Ireland has several nicknames, but perhaps the best known is “the Emerald Isle”. Even Johnny Cash has already referred to Ireland in this way in his song Forty Shades of Green, written on a 1959 tour of his country.
The nickname originated in the 18th century, in a poem by Irish writer William Drennan, in which he referred to his country as “the emerald of Europe”. The poet was not referring to the wealth of precious stones, but to the color of the vegetation on the island, famous for its green lawns and beautiful fields. When viewed from above, there is no doubt.
But why is Ireland so green?
Even though it is on the same latitude as the provinces of Newfoundland and Labrador, Canada, where the weather is severe and snowy, Ireland enjoys relatively mild winters. This is because of the North Atlantic ocean current, which takes warm waters from the Atlantic Ocean to the Irish coast. The combination of mild temperatures and heavy rainfall creates the perfect conditions for Ireland’s green landscapes.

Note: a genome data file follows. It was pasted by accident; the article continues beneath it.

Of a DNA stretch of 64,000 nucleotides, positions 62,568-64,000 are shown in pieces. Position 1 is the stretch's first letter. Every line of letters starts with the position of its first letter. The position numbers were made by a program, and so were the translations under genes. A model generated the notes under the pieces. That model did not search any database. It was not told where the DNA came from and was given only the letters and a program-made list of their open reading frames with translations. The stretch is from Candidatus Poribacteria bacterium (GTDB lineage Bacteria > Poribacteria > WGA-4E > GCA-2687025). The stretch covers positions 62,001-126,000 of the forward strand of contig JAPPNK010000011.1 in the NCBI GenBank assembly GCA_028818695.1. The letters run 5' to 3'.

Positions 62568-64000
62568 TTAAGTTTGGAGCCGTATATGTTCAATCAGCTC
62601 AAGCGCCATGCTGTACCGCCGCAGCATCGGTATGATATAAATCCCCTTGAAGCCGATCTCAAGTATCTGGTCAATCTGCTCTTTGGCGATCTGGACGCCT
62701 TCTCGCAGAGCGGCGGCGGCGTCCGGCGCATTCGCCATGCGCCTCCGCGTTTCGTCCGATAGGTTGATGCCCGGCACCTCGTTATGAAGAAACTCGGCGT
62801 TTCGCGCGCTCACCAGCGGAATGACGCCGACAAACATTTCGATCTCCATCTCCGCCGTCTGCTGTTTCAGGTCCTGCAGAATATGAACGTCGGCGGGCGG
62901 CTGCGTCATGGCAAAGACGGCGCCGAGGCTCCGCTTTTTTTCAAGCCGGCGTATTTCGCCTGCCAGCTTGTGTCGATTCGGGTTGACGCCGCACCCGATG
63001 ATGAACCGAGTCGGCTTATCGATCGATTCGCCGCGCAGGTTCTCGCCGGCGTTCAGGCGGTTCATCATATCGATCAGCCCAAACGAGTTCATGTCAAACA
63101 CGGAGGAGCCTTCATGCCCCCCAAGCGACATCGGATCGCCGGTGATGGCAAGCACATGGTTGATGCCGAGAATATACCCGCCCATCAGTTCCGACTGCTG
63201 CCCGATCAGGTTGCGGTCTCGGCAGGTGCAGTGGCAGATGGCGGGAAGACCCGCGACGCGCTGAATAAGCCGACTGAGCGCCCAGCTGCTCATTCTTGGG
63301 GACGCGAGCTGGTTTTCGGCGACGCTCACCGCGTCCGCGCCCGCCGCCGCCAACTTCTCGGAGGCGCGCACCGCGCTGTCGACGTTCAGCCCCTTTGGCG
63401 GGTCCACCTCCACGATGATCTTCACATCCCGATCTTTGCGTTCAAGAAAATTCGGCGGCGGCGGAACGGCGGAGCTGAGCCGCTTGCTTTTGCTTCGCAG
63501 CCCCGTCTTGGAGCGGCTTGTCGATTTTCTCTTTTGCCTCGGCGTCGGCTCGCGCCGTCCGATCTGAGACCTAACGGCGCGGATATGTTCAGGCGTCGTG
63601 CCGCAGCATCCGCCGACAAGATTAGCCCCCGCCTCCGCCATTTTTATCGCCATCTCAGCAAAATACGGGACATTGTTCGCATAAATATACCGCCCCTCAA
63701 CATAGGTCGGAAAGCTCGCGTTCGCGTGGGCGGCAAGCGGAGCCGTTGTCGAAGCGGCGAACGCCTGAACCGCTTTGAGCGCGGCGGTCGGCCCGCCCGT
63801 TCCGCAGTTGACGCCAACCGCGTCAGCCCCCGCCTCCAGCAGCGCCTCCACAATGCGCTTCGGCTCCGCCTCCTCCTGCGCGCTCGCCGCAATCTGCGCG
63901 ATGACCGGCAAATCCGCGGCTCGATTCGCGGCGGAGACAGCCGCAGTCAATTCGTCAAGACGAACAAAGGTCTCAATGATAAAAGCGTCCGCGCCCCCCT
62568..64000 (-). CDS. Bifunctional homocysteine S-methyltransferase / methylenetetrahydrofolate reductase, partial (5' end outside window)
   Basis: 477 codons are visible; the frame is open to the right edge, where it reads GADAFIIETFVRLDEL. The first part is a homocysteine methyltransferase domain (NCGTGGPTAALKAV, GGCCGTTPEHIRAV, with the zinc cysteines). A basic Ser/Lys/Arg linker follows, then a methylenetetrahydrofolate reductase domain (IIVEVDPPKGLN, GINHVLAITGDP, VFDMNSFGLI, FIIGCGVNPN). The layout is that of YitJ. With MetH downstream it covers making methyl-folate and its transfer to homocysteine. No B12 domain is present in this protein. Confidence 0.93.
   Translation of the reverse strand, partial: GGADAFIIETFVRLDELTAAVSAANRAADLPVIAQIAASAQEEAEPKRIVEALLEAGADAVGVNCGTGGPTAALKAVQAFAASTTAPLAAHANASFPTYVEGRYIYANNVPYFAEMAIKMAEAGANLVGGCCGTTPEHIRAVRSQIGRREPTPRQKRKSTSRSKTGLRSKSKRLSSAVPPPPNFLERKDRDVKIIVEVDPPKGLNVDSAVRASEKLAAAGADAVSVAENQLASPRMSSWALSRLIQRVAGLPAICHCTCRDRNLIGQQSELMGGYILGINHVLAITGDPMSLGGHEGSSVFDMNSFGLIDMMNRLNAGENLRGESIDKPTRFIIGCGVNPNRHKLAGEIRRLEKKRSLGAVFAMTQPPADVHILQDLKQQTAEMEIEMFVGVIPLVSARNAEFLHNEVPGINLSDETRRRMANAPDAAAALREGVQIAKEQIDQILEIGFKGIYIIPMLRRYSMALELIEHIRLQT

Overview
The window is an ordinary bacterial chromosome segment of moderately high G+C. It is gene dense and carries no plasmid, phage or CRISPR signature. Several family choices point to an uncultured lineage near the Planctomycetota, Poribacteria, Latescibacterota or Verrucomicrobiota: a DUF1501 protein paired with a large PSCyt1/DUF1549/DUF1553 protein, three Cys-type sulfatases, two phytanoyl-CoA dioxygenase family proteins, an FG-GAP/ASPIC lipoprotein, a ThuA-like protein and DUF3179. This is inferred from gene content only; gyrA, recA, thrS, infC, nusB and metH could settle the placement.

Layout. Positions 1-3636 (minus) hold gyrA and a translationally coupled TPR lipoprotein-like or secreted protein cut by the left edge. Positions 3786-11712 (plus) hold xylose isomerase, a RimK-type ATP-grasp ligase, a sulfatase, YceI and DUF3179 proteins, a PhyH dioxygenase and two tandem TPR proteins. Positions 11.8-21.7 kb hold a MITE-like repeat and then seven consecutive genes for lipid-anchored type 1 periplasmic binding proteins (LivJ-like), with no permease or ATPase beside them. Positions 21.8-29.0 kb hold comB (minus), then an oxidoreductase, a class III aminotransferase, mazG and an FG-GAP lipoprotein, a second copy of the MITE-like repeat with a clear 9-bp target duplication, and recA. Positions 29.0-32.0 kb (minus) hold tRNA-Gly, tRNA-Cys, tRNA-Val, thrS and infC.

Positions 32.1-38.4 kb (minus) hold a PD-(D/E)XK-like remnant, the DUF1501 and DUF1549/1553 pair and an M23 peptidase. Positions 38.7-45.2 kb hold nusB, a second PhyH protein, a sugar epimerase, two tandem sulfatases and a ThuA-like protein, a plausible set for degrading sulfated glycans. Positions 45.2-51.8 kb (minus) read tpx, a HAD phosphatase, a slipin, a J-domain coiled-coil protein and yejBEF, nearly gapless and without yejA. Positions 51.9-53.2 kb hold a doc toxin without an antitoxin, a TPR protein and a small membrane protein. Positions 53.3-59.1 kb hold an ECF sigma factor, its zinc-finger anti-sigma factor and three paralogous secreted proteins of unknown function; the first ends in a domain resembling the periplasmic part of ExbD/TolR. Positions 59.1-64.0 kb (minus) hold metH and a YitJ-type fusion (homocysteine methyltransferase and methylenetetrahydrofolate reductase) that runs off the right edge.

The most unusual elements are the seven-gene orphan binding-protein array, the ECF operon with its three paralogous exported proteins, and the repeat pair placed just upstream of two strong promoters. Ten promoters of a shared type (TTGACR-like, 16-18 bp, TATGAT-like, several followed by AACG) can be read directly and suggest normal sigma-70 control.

Despite this, there are few forests in Ireland, making it one of the least forested countries in Europe. This is mainly due to the great deforestation that occurred in the 17th century. Today, much of Ireland’s vegetation is shallow, which makes the country a great place for raising sheep and cattle. In fact, there are many more sheep in Ireland than humans: there are about 8 million sheep against a population of 4.5 million.
Each of Ireland’s 32 counties also has its own nickname, based on geographical, cultural or historical characteristics. Donegal, for example, is known as The “Forgotten County” (the “forgotten county”) due to its location, being the most northwestern county on the island. Limerick is known as The Treaty County, as it was where the Treaty of Limerick was signed, which ended the Guilhermite War in 1961. And Kilkenny is known as The Marble County (the “marble county”) due to the stone used in the construction of city buildings.